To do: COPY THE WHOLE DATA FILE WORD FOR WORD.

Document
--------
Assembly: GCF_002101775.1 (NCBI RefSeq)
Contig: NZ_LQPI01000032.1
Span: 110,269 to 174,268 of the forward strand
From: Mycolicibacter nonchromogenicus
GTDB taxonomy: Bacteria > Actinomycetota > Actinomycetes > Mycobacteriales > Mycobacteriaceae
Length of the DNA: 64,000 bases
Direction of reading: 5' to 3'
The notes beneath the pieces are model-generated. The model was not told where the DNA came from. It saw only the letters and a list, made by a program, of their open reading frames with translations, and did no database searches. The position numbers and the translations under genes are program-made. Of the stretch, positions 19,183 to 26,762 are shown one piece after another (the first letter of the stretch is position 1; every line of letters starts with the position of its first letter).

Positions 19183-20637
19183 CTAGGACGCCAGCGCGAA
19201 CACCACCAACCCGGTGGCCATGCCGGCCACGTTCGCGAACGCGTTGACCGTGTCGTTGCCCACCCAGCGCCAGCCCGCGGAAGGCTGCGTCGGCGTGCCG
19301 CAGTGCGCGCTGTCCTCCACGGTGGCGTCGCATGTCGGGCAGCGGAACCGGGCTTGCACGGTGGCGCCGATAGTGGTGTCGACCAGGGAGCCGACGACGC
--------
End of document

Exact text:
Assembly: GCF_002101775.1 (NCBI RefSeq)
Contig: NZ_LQPI01000032.1
Span: 110,269 to 174,268 of the forward strand
From: Mycolicibacter nonchromogenicus
GTDB taxonomy: Bacteria > Actinomycetota > Actinomycetes > Mycobacteriales > Mycobacteriaceae
Length of the DNA: 64,000 bases
Direction of reading: 5' to 3'
The notes beneath the pieces are model-generated. The model was not told where the DNA came from. It saw only the letters and a list, made by a program, of their open reading frames with translations, and did no database searches. The position numbers and the translations under genes are program-made. Of the stretch, positions 19,183 to 26,762 are shown one piece after another (the first letter of the stretch is position 1; every line of letters starts with the position of its first letter).

Positions 19183-20637
19183 CTAGGACGCCAGCGCGAA
19201 CACCACCAACCCGGTGGCCATGCCGGCCACGTTCGCGAACGCGTTGACCGTGTCGTTGCCCACCCAGCGCCAGCCCGCGGAAGGCTGCGTCGGCGTGCCG
19301 CAGTGCGCGCTGTCCTCCACGGTGGCGTCGCATGTCGGGCAGCGGAACCGGGCTTGCACGGTGGCGCCGATAGTGGTGTCGACCAGGGAGCCGACGACGC